There is a palpable suspicion of the role of consciousness throughout Kwinter’s work, at least insofar as it is equated with some kind of internal, subjective space. (In one text he optimistically awaits the day when this space will “be left utterly in shreds.”) The basis of this suspicion is multiple and obvious. Among the capacities of consciousness is the ability to attribute to itself the (false) image of a stable and transcendent essence. The workings of consciousness are precisely what allow the subjective bloc to orient itself in a sequence of time, separating itself from an absolute experience of the moment. It is within consciousness that limiting and arbitrary moral categories seem to most stubbornly lodge themselves. (To be sure this is the location of all critical thought.) And, above all, consciousness may serve as the repository for conditioned behaviors which believe themselves to be free of external determination. Consciousness, in short, contains within itself an enormous number of limiting factors which would retard the production of novelty. Insofar as it appears to possess the capacity for self-determination, this capacity would seem most productively applied by turning on itself – that is, precisely by making the choice not to make conscious decisions and instead to permit oneself to be seized by extra-subjective forces.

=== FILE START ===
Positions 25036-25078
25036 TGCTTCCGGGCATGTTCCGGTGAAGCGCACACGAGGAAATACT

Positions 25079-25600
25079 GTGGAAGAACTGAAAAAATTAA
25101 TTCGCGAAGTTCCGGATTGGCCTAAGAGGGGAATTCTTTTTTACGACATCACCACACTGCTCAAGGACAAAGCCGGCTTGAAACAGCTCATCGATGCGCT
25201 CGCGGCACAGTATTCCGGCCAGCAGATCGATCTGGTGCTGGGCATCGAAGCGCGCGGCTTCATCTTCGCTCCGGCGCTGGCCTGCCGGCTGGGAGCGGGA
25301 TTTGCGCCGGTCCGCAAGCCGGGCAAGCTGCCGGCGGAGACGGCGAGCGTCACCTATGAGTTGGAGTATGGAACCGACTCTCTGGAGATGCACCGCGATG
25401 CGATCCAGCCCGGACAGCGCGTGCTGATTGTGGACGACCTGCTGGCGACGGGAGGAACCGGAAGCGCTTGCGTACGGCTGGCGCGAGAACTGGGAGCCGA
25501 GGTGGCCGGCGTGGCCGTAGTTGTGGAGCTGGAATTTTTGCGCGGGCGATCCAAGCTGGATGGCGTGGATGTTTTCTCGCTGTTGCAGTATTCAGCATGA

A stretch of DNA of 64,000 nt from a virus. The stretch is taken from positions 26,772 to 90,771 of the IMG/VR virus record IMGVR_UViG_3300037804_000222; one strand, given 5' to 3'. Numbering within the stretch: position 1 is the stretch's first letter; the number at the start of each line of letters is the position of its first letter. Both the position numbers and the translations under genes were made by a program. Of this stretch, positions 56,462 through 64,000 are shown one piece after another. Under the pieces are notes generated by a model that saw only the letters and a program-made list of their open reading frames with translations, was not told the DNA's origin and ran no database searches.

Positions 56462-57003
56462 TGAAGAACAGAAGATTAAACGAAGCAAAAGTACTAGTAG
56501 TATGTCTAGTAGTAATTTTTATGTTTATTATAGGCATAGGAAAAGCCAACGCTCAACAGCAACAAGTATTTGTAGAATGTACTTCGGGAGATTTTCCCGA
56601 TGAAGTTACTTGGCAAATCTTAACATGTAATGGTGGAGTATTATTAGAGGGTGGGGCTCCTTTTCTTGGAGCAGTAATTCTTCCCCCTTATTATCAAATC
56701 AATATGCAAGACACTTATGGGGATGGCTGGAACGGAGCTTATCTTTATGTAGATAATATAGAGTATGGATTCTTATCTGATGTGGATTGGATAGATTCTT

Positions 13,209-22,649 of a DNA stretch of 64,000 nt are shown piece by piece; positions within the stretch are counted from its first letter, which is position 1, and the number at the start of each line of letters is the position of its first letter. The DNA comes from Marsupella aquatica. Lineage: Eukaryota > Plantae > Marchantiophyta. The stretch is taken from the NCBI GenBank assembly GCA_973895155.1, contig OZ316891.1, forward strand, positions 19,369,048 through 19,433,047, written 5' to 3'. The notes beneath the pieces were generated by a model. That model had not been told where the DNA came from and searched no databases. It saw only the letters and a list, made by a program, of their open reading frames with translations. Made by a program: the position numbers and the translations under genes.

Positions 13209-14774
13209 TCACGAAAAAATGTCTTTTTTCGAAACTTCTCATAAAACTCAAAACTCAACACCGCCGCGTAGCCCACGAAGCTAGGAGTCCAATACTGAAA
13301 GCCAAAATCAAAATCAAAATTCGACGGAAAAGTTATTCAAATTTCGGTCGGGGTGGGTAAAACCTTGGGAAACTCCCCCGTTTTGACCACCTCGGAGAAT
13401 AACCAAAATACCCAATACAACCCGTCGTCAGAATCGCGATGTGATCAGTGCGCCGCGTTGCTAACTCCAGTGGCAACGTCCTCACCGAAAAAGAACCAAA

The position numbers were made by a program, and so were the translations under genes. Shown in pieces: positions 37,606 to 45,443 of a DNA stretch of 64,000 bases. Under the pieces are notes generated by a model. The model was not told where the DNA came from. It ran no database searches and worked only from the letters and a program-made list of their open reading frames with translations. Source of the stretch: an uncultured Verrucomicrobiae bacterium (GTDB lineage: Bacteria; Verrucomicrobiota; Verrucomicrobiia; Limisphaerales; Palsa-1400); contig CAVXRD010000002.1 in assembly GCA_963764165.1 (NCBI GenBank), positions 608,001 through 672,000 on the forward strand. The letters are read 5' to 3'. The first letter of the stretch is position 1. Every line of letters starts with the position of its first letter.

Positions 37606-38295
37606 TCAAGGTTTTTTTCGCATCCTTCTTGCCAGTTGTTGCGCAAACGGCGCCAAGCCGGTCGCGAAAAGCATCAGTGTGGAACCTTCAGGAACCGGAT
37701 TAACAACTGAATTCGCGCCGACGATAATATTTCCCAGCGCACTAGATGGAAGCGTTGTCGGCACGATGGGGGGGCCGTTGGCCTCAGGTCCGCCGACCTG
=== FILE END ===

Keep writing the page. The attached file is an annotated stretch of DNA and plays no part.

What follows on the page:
Hypercoverings, or Fibrant Homotopies




Given that a Grothendieck topology is essentially about abstracting a notion of ‘covering’, it is not surprising that modified Čech methods can be applied. Artin and Mazur used Verdier’s idea of a hypercovering to get, for each Grothendieck topos, E, a pro-object in Ho(S) (i.e. an inverse system of simplicial sets), which they call the étale homotopy type of the topos E (which for them is ‘sheaves for the étale topology on a variety’). Applying homotopy group functors gives pro-groups πi(E) such that π1(E) is essentially the same as Grothendieck’s π1(E).

Grothendieck’s nice π1 has thus an interpretation as a limit of a Čech type, or shape theoretic, system of π1s of ‘hypercoverings’. Can shape theory be useful for studying ́etale homotopy type? Not without extra work, since the Artin-Mazur-Verdier approach leads one to look at inverse systems in proHo(S), i.e. inverse systems in a homotopy category not a homotopy category of inverse systems as in Strong Shape Theory.